While we had a few people drop out closer to the time due to courtside circumstances, we still had a wonderful line up with some of my favourite, talented pals from St. Clair College: Malinda Carroll, Dallis Brinkman, Camille Blott, Jonathan Voisine, Tanner Homonko, Joey McDunough, Clara MacLeod, and Jade McLeod.
We scheduled a tech rehearsal, a filming date, and a launch date, created a setlist, and circulated a logo.
My main focus in doing this work was visibility. Like with any other performance, you want an audience. In a way, launching this over the internet in a time when a lot of us were stuck at home was an amazing opportunity for viewership. The only downside with the heavy stream of social media content was keeping our concert on people’s minds.
At first the concept of getting people not only to tune in, but to donate, was difficult to wrap my head around.
Eventually it all came down to this: Of the ten people participating, if each of us got one person to watch and donate $5, we could raise $50. That was kind of my top goal, in the sense that due to the pandemic and shutdowns, a lot of people aren’t in a situation to make a donation.
It’s why I kept the concert free and simply directed people to make a donation on the site. Maybe people would donate, maybe they wouldn’t. But we are letting healthcare workers know we’re cheering them on and hopefully, putting a smile on some faces.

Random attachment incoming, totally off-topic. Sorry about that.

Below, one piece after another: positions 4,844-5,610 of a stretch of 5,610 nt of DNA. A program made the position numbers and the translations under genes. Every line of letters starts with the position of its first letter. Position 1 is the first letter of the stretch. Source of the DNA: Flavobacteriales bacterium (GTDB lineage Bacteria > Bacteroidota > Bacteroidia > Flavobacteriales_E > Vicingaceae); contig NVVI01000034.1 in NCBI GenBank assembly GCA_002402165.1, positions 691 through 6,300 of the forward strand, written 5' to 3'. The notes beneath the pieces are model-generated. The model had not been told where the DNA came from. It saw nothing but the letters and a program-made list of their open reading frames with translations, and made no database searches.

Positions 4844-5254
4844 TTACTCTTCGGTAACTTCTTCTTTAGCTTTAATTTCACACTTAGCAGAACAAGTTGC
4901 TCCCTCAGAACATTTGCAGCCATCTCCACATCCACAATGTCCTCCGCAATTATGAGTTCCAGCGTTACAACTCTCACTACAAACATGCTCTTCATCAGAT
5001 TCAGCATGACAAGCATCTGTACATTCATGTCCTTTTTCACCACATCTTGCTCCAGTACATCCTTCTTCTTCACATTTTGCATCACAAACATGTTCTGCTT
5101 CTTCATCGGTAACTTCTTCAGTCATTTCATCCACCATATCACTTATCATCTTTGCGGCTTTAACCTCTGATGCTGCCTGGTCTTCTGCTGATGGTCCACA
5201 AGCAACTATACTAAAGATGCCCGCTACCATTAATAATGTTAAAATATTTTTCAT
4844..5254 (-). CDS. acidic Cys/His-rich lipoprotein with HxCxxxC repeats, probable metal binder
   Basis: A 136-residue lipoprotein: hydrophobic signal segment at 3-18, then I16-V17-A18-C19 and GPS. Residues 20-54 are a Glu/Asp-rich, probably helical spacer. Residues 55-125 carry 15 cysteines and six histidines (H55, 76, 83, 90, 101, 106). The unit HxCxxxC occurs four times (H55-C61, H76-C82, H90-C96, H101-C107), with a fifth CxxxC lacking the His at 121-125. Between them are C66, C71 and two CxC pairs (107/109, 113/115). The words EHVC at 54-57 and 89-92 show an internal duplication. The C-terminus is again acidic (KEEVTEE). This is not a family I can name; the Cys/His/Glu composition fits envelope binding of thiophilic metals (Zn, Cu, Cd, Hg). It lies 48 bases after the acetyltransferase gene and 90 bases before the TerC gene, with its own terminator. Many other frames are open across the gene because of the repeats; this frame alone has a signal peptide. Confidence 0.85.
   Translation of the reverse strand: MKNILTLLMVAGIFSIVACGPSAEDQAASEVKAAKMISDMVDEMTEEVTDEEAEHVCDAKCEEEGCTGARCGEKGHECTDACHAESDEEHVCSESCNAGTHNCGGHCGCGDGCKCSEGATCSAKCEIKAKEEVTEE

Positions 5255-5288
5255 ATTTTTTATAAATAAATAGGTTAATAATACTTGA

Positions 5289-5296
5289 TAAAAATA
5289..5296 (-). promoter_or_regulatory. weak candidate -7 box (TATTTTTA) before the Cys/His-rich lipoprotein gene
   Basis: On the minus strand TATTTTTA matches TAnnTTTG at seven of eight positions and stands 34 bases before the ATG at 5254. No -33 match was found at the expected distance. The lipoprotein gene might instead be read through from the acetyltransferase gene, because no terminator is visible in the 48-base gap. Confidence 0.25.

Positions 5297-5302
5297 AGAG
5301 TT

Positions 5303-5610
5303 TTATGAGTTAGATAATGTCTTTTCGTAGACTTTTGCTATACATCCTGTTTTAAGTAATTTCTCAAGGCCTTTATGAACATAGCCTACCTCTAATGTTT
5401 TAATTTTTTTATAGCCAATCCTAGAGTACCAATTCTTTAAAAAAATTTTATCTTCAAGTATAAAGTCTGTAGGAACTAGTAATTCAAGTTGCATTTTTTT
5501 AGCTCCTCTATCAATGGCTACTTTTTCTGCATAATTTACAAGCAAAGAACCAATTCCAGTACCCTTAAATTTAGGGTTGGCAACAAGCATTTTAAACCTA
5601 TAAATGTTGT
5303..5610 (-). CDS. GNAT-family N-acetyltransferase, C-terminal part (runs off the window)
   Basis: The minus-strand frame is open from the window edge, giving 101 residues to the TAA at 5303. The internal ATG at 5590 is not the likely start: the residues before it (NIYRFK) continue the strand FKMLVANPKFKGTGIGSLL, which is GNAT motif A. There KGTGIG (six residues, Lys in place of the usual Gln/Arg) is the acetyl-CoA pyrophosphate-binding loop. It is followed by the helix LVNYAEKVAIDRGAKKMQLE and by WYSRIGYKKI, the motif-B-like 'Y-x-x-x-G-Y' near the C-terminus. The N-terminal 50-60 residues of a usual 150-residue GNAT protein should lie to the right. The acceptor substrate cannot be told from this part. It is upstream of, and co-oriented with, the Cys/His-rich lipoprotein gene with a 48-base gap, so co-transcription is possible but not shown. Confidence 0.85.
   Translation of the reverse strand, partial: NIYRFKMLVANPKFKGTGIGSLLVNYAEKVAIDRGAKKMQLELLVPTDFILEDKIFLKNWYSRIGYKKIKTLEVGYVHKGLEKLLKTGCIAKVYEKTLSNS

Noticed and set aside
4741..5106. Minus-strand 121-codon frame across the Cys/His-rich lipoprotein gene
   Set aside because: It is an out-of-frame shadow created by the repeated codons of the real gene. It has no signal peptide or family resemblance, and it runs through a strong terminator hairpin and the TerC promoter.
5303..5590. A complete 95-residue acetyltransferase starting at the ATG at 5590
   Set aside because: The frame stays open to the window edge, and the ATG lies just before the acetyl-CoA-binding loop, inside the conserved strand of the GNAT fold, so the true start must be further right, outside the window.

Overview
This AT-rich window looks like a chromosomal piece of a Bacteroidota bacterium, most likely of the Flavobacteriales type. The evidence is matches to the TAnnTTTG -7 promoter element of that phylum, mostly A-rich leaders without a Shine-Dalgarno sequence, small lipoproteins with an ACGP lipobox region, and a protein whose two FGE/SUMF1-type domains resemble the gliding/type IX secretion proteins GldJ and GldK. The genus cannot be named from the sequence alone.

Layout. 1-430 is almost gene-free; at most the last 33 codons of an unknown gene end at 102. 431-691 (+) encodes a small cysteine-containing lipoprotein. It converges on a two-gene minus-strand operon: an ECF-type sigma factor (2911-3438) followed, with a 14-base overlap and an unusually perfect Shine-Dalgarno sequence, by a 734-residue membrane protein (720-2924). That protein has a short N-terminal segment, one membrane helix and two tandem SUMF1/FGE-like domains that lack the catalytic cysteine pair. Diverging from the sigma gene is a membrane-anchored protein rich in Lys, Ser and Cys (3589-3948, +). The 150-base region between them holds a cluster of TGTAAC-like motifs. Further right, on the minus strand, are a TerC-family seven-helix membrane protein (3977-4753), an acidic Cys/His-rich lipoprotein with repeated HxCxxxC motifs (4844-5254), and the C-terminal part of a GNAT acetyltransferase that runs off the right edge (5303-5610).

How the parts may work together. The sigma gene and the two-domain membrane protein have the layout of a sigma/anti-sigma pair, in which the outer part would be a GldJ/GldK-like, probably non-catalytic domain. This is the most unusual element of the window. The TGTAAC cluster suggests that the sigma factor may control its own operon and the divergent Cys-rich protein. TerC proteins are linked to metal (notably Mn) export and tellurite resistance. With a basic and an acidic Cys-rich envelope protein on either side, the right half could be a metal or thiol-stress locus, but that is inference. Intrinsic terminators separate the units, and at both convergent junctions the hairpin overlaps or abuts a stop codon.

Of course, not everything is smooth sailing when it comes to live theatre, and this wasn’t any different over the internet. After a few technical difficulties, the show was all cued up and ready to go ahead as scheduled.
Looking back, the only thing I would’ve changed from a technical standpoint would have been to find some way to track donations as they came in. While I know a handful of people made donations, I don’t know a total number. I am so glad that people were able to make donations, but I’m still curious.
The concert went extremely well, and sharing it was so wonderful.
I ended up even leaving the concert up on Facebook, and it has had 461 views at the time of writing this, which is about four hundred more than I ever expected! What’s really important though is that I have received a handful of messages from people who have made donations to support The Frontline Fund and from people who simply enjoyed the show.
For me, theatre is all about spreading joy, and the fact that we could do that during a global pandemic, without even being in the same towns as each other, all while supporting a great cause blows me away.
Before I sign off, I just want to thank everyone who helped make Songs for Scrubs a reality. I am so grateful for everyone who supported the concert by participating, working with me, tuning in, and donating.
Thank you so so much !
I also feel like I have to use this platform to say:
Trust your “crazy” ideas, and surround yourself with people who encourage and support them.
If you missed Songs for Scrubs, you can watch the full concert here:
It’s thirty minutes of incredible vocal performances of a set list ranging from pop-rock to musical theatre by artists across Canada, done in support of our healthcare heroes.